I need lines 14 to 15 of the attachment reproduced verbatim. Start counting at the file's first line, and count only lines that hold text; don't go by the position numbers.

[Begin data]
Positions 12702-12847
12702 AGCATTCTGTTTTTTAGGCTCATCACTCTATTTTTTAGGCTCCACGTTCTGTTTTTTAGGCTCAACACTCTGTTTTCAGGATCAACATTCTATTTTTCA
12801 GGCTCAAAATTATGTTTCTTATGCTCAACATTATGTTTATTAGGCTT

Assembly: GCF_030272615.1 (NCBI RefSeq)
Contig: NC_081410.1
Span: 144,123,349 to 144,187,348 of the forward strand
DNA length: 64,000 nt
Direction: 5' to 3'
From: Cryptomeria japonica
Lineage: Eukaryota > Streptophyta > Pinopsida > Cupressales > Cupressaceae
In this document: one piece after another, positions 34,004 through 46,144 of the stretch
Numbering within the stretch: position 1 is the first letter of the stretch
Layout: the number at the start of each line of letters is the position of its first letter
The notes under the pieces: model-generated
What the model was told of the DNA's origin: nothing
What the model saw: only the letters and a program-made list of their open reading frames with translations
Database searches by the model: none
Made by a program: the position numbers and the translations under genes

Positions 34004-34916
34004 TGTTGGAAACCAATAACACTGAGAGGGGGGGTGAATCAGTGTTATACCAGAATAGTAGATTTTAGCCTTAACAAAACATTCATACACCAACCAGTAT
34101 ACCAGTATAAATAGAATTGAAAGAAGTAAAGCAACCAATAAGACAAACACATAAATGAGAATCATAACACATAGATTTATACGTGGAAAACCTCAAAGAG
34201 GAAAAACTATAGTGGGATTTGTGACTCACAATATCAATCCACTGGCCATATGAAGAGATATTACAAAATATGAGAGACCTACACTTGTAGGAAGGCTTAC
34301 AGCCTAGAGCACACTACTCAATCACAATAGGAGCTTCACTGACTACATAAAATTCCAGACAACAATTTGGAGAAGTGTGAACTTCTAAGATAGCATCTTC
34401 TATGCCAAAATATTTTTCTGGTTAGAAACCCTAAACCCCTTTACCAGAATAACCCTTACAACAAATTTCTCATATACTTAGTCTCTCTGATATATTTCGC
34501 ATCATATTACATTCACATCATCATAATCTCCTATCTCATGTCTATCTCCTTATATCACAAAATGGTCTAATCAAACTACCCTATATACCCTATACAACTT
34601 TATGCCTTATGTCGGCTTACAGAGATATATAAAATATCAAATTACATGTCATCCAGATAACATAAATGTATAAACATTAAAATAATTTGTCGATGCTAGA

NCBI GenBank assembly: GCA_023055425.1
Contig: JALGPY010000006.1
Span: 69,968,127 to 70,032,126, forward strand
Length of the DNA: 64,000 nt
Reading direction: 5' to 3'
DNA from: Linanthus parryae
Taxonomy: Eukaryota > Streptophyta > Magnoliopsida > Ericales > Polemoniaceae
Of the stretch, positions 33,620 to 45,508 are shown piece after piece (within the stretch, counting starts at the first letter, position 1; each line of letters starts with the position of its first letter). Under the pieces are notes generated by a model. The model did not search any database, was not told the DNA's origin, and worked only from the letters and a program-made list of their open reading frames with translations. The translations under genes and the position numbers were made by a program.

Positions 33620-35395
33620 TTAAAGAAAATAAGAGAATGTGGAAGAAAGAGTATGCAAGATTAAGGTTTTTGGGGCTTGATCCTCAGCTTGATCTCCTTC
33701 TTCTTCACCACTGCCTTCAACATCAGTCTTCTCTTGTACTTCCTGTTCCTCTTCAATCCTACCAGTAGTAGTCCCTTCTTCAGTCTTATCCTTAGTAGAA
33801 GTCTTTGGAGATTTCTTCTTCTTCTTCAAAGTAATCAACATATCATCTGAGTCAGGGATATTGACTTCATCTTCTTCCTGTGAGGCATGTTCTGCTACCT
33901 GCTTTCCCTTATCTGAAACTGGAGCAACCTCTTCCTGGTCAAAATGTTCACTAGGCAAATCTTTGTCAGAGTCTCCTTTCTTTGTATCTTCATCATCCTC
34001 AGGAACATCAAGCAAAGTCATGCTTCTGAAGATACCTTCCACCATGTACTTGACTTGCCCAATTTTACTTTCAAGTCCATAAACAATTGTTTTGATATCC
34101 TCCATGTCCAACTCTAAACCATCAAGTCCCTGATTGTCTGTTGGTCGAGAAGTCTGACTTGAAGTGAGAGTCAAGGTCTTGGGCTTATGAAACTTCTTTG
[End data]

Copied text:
The notes under the pieces: model-generated
What the model was told of the DNA's origin: nothing